– When refugees and migrants cross the border looking for a better life, HOPE supports the health systems that will take them on.
This article is about the international health care organization that formerly provided the hospital ship, SS HOPE. For the former Jewish Consumptive Relief Association and currently a National Cancer Institute-designated Comprehensive Cancer Center, see City of Hope National Medical Center. For other pages with a similar name, see Project Hope (disambiguation).
The Hospital ship SS Hope
Project HOPE member gives a Salvadoran boy a fluoride treatment at the Canton la Sunza school, 2008
A volunteer nurse from Project Hope checks a patient's vitals in Ghana, 2012
Project HOPE (Health Opportunities for People Everywhere) is an international health care organization founded in the United States in 1958; a humanitarian NGO, its founding and early years received strong support from private sector businesses and the U.S. government.
Industries, such as the Ex-Cell-O Corporation, used highly-publicized giving to Hope to promote their image and win business in America and also overseas. American government actors and agencies, from Eisenhower to Kennedy to USAID, saw Hope as an ideological Cold War weapon to fight communism, place America on the international stage, and garner public approval.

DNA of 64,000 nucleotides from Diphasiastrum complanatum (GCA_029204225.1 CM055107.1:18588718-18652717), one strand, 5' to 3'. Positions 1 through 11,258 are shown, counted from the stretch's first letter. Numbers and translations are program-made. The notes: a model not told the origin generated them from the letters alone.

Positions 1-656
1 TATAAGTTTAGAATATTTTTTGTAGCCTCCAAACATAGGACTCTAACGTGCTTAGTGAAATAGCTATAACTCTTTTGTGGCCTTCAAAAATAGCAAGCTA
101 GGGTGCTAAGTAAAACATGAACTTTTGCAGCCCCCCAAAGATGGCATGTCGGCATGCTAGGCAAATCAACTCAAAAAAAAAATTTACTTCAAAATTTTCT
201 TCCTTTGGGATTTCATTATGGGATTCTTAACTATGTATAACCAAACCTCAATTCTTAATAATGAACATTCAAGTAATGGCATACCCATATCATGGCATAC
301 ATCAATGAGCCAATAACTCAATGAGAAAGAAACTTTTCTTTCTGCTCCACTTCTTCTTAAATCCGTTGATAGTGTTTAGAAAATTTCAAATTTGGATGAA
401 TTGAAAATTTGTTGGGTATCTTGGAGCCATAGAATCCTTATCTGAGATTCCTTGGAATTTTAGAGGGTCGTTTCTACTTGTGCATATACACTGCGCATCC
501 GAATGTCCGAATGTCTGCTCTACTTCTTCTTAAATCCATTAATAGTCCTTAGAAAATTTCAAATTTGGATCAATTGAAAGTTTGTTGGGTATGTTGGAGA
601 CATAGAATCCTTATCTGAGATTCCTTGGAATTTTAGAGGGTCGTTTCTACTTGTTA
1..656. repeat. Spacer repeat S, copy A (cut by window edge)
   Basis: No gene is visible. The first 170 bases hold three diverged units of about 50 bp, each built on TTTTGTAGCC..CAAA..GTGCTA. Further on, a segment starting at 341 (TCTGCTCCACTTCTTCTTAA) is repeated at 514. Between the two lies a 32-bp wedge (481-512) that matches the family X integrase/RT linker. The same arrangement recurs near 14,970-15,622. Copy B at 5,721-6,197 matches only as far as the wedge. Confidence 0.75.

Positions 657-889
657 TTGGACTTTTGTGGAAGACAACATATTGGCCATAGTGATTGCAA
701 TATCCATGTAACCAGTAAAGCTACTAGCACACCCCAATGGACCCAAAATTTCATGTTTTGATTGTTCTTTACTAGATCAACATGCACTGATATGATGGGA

Its most visible project was the SS HOPE, the first peacetime hospital ship (converted from the USS Consolation (AH-15)). The SS HOPE was retired in 1974, after sailing to Indonesia, South Vietnam, Peru, Ecuador, Guinea, Nicaragua, Colombia, Ceylon (Sri Lanka), Tunisia, Jamaica, and Brazil. On these voyages doctors, nurses, and technical staff provided medical care and training to people in each country visited. In its early years, there was muddling of humanitarianism with other agendas, e.g. business interests and fighting the Cold War. Although not necessarily directed by the CIA, multiple sources report that Project HOPE had been used as a CIA front organization. Charges of "shocking" American commercialism being exploited abroad by Project HOPE's administration were also levied. Project HOPE has been criticized for these conflicts of interest and noted to be "a cautionary tale for development organizations seeking mass appeal now."
The SS HOPE was not replaced, and emphasis switched entirely to land-based operations. Today there are organizations in Germany and the United Kingdom, in addition to the original organization in the United States.
Project HOPE helps different developing countries in efforts to eradicate infectious diseases like HIV/AIDS and tuberculosis. They also help educate parents on how to prevent and treat diseases for their children and themselves, and also train health professionals.